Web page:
The Saudis Tighten Their Grip On The Oil SpigotsRichard A. Melcher
If there's to be a new order in the Persian Gulf, Saudi Arabia is leaving no doubt about who'll be on top. Bolstered by their key role in the war's outcome, the Saudis are freely throwing their weight around as the gulf's No. 1 oil producer. By refusing to countenance more than a token 5% cut in oil output at OPEC's Mar. 11-13 meeting in Geneva, the Saudis solidified what one senior oil minister calls "a very dominant role."
But while the cartel's ability to cut any deal at all is a boost for OPEC, many observers are already discounting the effect the new production limits will have on OPEC's future. "The real test is further down the road, when Iraq and Kuwait are back into the market in a significant way," says Cheryl J. Trench, executive vice-president of the Petroleum Industry Research Foundation Inc.
'INSTABILITY.' Some oil watchers see the potential for OPEC then to disintegrate and for prices to crash. Iran and Algeria, which sought much deeper cuts in the traditionally slow second quarter, agreed to the deal only reluctantly. Venezuela, whose prewar OPEC quota was 2 million barrels a day, plans to boost capacity to 3.5 million barrels by 1996. And the Saudis themselves plan a 10 million-barrel-a-day capability by the mid-1990s. Given such plans, Houston energy consultant William R. Edwards sees "a significant degree of instability in the new OPEC order."
For now, though, the Saudis have put down those who want sharply lower production and much higher prices. The new agreement entails only "voluntary" cuts in second-quarter output, from about 23 million to 22.3 million barrels a day--still nearly 1 million more than OPEC's estimates of demand for its oil. The deal also preserves the Saudis' 36% share of OPEC production, which grew sharply as Saudi Arabia hiked output by some 3 million barrels to replace Iraqi and Kuwaiti crude lost after Saddam Hussein's Aug. 2 invasion of Kuwait.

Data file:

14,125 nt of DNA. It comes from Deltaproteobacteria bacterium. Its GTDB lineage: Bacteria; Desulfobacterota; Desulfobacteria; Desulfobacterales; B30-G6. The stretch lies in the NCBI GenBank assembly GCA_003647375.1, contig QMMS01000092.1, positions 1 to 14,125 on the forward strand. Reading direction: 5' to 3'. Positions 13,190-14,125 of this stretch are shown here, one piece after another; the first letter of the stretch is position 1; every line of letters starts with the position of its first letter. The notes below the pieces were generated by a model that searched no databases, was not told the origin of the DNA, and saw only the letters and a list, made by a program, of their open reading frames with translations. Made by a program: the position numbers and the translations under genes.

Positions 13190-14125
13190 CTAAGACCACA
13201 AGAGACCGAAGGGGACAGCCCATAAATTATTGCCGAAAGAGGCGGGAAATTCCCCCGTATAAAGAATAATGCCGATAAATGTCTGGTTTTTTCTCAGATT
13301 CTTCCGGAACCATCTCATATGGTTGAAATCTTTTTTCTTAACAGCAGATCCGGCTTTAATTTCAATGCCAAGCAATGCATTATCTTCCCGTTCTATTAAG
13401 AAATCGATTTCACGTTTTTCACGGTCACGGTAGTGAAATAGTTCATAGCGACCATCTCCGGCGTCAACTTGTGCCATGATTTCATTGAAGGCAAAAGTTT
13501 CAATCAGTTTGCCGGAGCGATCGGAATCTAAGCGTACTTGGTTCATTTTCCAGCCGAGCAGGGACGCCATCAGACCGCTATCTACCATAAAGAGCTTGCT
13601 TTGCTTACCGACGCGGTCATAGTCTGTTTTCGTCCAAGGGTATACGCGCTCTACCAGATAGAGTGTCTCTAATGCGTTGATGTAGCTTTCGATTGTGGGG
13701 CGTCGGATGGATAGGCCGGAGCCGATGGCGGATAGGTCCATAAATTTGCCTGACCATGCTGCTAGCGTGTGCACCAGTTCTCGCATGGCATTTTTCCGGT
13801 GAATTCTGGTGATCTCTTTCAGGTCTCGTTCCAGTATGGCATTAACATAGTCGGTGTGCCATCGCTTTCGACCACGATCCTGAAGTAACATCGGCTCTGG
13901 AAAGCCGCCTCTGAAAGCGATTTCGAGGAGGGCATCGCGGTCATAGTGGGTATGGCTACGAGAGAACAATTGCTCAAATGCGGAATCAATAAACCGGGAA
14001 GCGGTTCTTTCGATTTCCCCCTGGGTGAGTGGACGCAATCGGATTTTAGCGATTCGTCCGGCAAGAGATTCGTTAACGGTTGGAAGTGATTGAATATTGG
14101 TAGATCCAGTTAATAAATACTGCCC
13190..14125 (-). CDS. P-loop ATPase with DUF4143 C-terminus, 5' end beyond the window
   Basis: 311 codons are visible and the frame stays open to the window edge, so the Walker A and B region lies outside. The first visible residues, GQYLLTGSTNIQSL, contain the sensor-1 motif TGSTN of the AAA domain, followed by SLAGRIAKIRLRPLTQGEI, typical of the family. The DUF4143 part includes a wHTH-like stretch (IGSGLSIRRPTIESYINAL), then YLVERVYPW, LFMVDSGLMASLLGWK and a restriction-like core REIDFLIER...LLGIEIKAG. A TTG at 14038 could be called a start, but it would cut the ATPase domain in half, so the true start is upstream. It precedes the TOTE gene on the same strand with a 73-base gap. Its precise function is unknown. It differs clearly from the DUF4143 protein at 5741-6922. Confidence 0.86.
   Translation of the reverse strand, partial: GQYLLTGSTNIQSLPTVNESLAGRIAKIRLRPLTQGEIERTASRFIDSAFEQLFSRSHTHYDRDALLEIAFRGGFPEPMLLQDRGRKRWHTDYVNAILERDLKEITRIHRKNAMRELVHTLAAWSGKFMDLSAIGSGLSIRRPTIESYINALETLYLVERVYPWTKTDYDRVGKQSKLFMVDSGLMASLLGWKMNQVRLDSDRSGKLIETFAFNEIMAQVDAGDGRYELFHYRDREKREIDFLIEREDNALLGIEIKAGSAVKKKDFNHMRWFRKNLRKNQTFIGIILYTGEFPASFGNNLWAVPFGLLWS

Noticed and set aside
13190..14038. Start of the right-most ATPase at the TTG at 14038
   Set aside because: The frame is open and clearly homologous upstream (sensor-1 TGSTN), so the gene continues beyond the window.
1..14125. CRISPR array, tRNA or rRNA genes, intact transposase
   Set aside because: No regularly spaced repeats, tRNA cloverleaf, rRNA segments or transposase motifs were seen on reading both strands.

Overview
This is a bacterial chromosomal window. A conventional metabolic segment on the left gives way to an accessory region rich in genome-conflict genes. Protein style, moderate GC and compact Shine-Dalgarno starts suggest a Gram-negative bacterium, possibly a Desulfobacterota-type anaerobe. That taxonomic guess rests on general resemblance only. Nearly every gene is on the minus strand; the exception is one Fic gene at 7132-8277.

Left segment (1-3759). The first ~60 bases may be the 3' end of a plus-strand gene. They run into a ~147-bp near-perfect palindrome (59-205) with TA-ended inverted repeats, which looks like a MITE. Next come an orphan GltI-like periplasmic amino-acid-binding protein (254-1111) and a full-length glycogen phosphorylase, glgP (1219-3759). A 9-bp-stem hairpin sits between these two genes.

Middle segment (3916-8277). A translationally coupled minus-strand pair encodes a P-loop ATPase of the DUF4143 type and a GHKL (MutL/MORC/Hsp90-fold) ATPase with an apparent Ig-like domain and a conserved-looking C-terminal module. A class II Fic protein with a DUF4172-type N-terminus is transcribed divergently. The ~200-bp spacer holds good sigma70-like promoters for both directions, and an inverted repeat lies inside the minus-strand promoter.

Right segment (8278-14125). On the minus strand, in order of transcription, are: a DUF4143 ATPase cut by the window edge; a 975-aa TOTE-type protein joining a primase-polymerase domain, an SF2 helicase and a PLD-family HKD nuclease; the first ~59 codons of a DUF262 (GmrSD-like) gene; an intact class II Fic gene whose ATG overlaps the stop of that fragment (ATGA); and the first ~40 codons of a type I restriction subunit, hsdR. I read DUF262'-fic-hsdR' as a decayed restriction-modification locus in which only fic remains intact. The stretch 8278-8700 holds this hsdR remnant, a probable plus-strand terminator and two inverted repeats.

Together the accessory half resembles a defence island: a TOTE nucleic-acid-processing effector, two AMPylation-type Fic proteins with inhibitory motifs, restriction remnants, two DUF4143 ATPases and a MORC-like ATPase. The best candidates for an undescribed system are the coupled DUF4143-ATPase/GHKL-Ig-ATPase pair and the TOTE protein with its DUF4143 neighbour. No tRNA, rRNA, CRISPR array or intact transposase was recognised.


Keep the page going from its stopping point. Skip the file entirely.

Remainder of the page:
The Saudis believe they have found a happy medium for oil prices that will enable them to fill war-depleted coffers without hurting OPEC's share of the world market. After the deal, OPEC crude rose by about $1, to around $19 a barrel. And the Saudis say prices will rise further later this year when the supply-demand gap narrows.
NO MARKET CRASH. They may be right. Stocks are typically built in the second quarter to accommodate demand later in the year. And even if OPEC doesn't cut output, world surplus production outside centrally planned economies will total 1.9 million barrels a day--600,000 barrels less than in 1990, the International Energy Agency estimates (chart). "If they cut production now, it's just getting way ahead of the issue," notes Bernard J. Picchi of Salomon Brothers Inc. He says that with Kuwait and Iraq out of the picture, 1991 prices should average $20.
The Saudis think the oil market won't crash as long as world economies keep growing and output from the Soviet Union keeps falling. That stance can hardly please Iraq and Kuwait--though they held little sway in Geneva. The Iraqis weren't even at the table, and Kuwait's delegation was led by its No. 2 man. That's why many oil watchers are looking to the cartel's June meeting for a better fix on OPEC's long-term prospects. For now, says one Kuwaiti official, "neither the market nor the politics is right for more action."
By June, a better picture might also emerge of Iran, which is looking like OPEC's wild card. Even as the Iranians openly disagree with OPEC strategy, they envision, in Oil Minister Gholamreza Aghazadeh's words, a new world OPEC that has "more power, is even stronger, and has less tension."
In short, Iraq's defeat means that OPEC power has shifted decisively--raising the specter of disruptions as members jockey for position. But with Saddam's war machine ruined, Saudi Prince Abdul Aziz bin-Salman, for one, is convinced that OPEC has reached a turning point in which his country's moderate views will dominate. He puts it most simply: "We are victorious."
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